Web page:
In general, computer system 110 generates and forwards messages, commands, requests, etc. (whatever they may be) to management entity 141-3 through agent 185-4. Upon receipt of a request from computer system 110, request processor 210 accesses weight table 215 to identify a weight value associated with a burden that would be placed on management entity 141-3 if the respective request were forwarded to management entity 141-3 for servicing. Request processor 210 stores the received request along with a respective weight value in queue 220 (e.g., a first in first out buffer).

Gate 240 pops requests off queue 220 and forwards them to management entity 141-3 depending on input from compare logic 230. Compare logic 230 generates a signal to gate 240 indicating whether to forward a next request in queue 220 depending on a number of factors as discussed below. According to one configuration, if queue 220 becomes overloaded with requests, agent 185-4 notifies the computer system 110 of such an event to prevent computer system 110 from issuing too many requests for queue to handle and prevent timeouts from occurring.

One factor associated with whether to forward a next request in queue 220 to management entity 141-3 is current load value 235. Agent 185-4 keeps track of current load value 235 to identify a relative burden associated with processing of requests already forwarded to management entity 141-3 for processing.

Another factor associated with whether to forward a next request in queue 220 is threshold value 225. Agent 185-4 keeps track of threshold value 225 to identify a maximum relative burden that management entity 141-3 can manage at one time without being overburdened by receiving too many requests at once. Agent 185-3 may identify threshold value 225 by receiving attributes (e.g., a processor speed, memory, etc. associated with resources) of the management entity 185-4 employed to facilitate servicing of requests. Based on the attributes, the agent identifies a threshold load value corresponding to an ability of the remote management entity to simultaneously handle multiple pending requests for information forwarded by the agent. According to one configuration, the agent 185-4 accesses a table (e.g., in the management entity 141-3, agent 185-4, etc.) to identify a threshold value 225 associated with the management entity 141-3.

Yet another factor associated with whether to forward a next request REQ6 in queue 220 is a weight value (e.g., W6) associated with a next request REQ6 in queue 220. As discussed, request processor 210 utilizes weight table 215 to generate a weight value associated with a respective request. According to one configuration, the agent 185-4 and, more specifically, request processor 210 identifies a weight value W6 or additional burden associated with the new request REQ6 based on multiple parameters such as: i) a type of resource (e.g., type of managed switch device such as manufacturer) managed by the remote management entity, ii) an interface type associated with a respective communication interface or protocol used to communicate between the management entity 141-3 and agent 185-4, types may include or support protocols such as a.) SNMP (Simple Network Management Protocol), b.) FAL (Fabric Access Layer), c.) SMI (Storage Management Interface), and/or d.) SWAPI (SWitch Application Programming Interface), etc., and iii) a type of information (e.g., zone configuration information, port information, switch device information, etc.) being requested from the management entity 141-3 for a respective request.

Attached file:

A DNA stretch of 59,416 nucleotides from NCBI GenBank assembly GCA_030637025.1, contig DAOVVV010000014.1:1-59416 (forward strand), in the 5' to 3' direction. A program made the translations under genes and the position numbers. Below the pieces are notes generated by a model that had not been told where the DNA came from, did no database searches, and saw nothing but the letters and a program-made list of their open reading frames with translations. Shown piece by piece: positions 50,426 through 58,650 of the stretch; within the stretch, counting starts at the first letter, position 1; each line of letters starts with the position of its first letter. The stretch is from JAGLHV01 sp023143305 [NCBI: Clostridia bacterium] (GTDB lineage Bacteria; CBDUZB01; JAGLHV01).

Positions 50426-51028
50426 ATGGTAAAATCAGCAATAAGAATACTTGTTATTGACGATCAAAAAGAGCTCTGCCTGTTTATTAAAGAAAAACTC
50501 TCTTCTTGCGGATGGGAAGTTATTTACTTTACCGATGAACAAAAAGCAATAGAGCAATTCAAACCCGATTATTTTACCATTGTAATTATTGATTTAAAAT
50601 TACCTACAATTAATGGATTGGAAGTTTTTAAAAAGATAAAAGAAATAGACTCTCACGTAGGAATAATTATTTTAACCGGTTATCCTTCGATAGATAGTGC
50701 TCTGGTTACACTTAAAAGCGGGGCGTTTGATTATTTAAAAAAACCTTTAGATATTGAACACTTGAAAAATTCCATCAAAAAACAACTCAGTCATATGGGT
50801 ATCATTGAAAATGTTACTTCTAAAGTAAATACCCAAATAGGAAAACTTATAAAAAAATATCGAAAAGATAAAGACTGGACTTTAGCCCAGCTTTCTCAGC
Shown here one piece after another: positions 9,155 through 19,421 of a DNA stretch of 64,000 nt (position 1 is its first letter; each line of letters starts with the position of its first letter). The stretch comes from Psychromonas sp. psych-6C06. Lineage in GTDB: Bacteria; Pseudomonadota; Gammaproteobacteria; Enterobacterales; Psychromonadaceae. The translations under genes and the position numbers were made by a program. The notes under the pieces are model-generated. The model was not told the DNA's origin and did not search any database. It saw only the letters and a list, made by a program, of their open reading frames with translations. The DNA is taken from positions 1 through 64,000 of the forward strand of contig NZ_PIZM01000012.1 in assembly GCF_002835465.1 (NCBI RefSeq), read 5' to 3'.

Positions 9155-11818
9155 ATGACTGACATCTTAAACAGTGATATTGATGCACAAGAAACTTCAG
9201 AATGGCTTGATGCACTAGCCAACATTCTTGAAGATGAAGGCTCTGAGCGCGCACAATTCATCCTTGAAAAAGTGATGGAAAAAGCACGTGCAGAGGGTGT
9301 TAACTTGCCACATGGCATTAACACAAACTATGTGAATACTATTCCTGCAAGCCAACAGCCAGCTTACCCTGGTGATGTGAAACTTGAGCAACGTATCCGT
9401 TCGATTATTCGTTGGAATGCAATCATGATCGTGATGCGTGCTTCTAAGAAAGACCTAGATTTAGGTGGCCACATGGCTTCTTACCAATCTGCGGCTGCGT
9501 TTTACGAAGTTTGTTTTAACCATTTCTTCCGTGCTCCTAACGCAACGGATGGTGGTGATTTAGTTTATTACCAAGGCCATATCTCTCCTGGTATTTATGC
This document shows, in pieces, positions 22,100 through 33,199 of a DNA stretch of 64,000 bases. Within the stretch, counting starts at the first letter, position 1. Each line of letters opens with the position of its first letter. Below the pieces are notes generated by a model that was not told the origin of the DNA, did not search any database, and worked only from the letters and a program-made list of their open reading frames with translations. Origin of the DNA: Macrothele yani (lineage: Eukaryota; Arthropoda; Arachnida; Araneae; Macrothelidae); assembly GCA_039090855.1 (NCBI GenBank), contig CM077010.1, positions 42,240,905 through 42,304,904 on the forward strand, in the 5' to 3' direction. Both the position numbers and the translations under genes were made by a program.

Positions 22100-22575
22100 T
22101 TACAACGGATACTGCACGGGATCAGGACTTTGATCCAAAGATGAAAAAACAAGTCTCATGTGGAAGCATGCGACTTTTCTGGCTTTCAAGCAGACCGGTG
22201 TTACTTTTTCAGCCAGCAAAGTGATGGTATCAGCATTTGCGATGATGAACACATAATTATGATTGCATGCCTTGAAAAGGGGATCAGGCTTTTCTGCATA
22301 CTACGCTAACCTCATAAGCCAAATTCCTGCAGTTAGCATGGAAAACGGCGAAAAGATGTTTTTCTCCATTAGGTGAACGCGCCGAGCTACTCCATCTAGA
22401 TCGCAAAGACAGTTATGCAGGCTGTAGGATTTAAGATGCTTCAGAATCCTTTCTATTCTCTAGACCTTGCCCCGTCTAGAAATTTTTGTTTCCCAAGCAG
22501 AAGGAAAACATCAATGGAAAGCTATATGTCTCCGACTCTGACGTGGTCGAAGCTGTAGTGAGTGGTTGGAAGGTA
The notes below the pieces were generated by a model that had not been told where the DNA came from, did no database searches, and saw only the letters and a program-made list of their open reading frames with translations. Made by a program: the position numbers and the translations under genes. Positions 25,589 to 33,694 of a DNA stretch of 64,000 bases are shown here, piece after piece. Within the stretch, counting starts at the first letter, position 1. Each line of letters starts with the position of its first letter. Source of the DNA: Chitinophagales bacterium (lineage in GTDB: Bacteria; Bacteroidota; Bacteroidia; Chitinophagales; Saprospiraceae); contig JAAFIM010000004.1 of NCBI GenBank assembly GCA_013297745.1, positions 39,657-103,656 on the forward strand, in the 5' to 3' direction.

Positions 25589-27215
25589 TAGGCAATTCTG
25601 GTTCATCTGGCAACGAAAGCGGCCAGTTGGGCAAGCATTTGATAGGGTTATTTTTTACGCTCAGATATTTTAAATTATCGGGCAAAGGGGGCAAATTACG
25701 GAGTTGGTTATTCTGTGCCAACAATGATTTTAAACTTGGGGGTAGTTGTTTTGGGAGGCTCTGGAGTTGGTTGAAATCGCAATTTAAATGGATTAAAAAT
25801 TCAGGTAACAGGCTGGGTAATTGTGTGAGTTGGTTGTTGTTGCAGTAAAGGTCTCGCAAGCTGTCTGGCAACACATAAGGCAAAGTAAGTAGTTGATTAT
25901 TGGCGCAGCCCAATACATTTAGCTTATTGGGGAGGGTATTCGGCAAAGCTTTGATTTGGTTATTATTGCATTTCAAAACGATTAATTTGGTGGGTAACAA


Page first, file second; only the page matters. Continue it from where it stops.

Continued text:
One way to implement “weighting” is to configure weight table 215 (see also FIG. 8) as a multi-dimensional array. In this instance, agent 185 and, more specifically, request processor 210 utilizes request attributes for the above 3 parameters to identify a weight value associated with a given received request. Such a weight table may be scaled back to a single-dimensional, two-dimensional array, three dimensional array, etc. or implemented as an algorithm based on the above parameters or other system or device parameters.

Based on a combination of current load value 235, threshold value 225, and weight value (e.g., W6) associated with a next request in queue 220, agent 185-4 employs compare logic 230 to regulate forwarding requests to management entity 141-3 so that the current load value 235 of pending requests in management entity 141-3 does not exceed a specified load such as that indicated by threshold value 225. That is, according to one configuration, compare logic 230 sums weight value W6 associated with REQ6 (e.g., request #6 in a series of requests) to current load value 235. If a sum of the current load value 235 and weight value W6 exceeds the threshold value 225 associated with management entity 141-3, then compare logic 230 signals gate 240 not to allow forwarding of request REQ6 to management entity 141-3. On the other hand, if a sum of the current load value 235 and weight value W6 does not exceed the threshold value 225 associated with management entity 141-3, then compare logic 230 signals gate 240 to allow forwarding of request REQ6 to management entity 141-3. In the latter case, after gate 240 forwards request REQ6 to management entity 141-3, other pending requests REQ7 and REQ8 as well as respective weight values W7 and W8 drop down in queue 220. Note that a weight value associated with a respective request scan be determined by compare logic 230 at run-time rather than stored in queue 220.